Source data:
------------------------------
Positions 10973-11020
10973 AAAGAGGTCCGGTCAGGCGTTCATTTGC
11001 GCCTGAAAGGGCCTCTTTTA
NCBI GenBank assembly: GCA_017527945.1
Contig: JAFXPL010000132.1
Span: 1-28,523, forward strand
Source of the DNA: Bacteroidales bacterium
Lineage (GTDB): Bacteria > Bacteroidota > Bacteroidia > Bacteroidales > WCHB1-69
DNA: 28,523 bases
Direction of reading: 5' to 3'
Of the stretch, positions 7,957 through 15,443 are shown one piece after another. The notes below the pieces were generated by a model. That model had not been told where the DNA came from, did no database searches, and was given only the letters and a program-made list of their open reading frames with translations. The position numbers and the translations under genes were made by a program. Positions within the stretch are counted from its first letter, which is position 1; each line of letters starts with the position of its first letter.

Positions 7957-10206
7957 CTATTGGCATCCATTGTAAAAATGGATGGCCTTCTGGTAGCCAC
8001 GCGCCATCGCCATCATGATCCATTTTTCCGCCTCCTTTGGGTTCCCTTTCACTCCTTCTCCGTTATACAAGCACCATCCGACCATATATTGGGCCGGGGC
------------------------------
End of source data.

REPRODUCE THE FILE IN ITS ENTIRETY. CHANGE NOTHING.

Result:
Positions 10973-11020
10973 AAAGAGGTCCGGTCAGGCGTTCATTTGC
11001 GCCTGAAAGGGCCTCTTTTA
NCBI GenBank assembly: GCA_017527945.1
Contig: JAFXPL010000132.1
Span: 1-28,523, forward strand
Source of the DNA: Bacteroidales bacterium
Lineage (GTDB): Bacteria > Bacteroidota > Bacteroidia > Bacteroidales > WCHB1-69
DNA: 28,523 bases
Direction of reading: 5' to 3'
Of the stretch, positions 7,957 through 15,443 are shown one piece after another. The notes below the pieces were generated by a model. That model had not been told where the DNA came from, did no database searches, and was given only the letters and a program-made list of their open reading frames with translations. The position numbers and the translations under genes were made by a program. Positions within the stretch are counted from its first letter, which is position 1; each line of letters starts with the position of its first letter.

Positions 7957-10206
7957 CTATTGGCATCCATTGTAAAAATGGATGGCCTTCTGGTAGCCAC
8001 GCGCCATCGCCATCATGATCCATTTTTCCGCCTCCTTTGGGTTCCCTTTCACTCCTTCTCCGTTATACAAGCACCATCCGACCATATATTGGGCCGGGGC